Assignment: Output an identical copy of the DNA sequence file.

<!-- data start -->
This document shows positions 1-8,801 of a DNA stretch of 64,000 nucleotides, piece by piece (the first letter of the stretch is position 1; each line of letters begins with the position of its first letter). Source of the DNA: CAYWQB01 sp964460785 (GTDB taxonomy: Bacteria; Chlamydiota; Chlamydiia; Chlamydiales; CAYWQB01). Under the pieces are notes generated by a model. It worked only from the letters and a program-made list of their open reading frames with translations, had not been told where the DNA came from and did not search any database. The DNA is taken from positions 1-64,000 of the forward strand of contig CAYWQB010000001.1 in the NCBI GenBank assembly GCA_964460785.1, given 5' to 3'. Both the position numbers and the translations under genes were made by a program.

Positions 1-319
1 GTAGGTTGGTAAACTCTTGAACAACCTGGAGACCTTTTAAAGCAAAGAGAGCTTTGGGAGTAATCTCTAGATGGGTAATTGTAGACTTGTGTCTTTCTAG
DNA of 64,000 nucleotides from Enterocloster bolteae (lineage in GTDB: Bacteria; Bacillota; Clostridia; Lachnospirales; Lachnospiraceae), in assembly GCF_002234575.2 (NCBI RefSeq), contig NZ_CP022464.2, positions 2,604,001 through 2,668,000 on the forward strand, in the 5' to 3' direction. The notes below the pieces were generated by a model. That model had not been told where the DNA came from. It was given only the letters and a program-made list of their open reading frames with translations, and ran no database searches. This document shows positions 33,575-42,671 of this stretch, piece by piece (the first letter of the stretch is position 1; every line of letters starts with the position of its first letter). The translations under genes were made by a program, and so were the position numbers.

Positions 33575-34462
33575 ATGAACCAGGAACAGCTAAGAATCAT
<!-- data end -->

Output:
This document shows positions 1-8,801 of a DNA stretch of 64,000 nucleotides, piece by piece (the first letter of the stretch is position 1; each line of letters begins with the position of its first letter). Source of the DNA: CAYWQB01 sp964460785 (GTDB taxonomy: Bacteria; Chlamydiota; Chlamydiia; Chlamydiales; CAYWQB01). Under the pieces are notes generated by a model. It worked only from the letters and a program-made list of their open reading frames with translations, had not been told where the DNA came from and did not search any database. The DNA is taken from positions 1-64,000 of the forward strand of contig CAYWQB010000001.1 in the NCBI GenBank assembly GCA_964460785.1, given 5' to 3'. Both the position numbers and the translations under genes were made by a program.

Positions 1-319
1 GTAGGTTGGTAAACTCTTGAACAACCTGGAGACCTTTTAAAGCAAAGAGAGCTTTGGGAGTAATCTCTAGATGGGTAATTGTAGACTTGTGTCTTTCTAG
DNA of 64,000 nucleotides from Enterocloster bolteae (lineage in GTDB: Bacteria; Bacillota; Clostridia; Lachnospirales; Lachnospiraceae), in assembly GCF_002234575.2 (NCBI RefSeq), contig NZ_CP022464.2, positions 2,604,001 through 2,668,000 on the forward strand, in the 5' to 3' direction. The notes below the pieces were generated by a model. That model had not been told where the DNA came from. It was given only the letters and a program-made list of their open reading frames with translations, and ran no database searches. This document shows positions 33,575-42,671 of this stretch, piece by piece (the first letter of the stretch is position 1; every line of letters starts with the position of its first letter). The translations under genes were made by a program, and so were the position numbers.

Positions 33575-34462
33575 ATGAACCAGGAACAGCTAAGAATCAT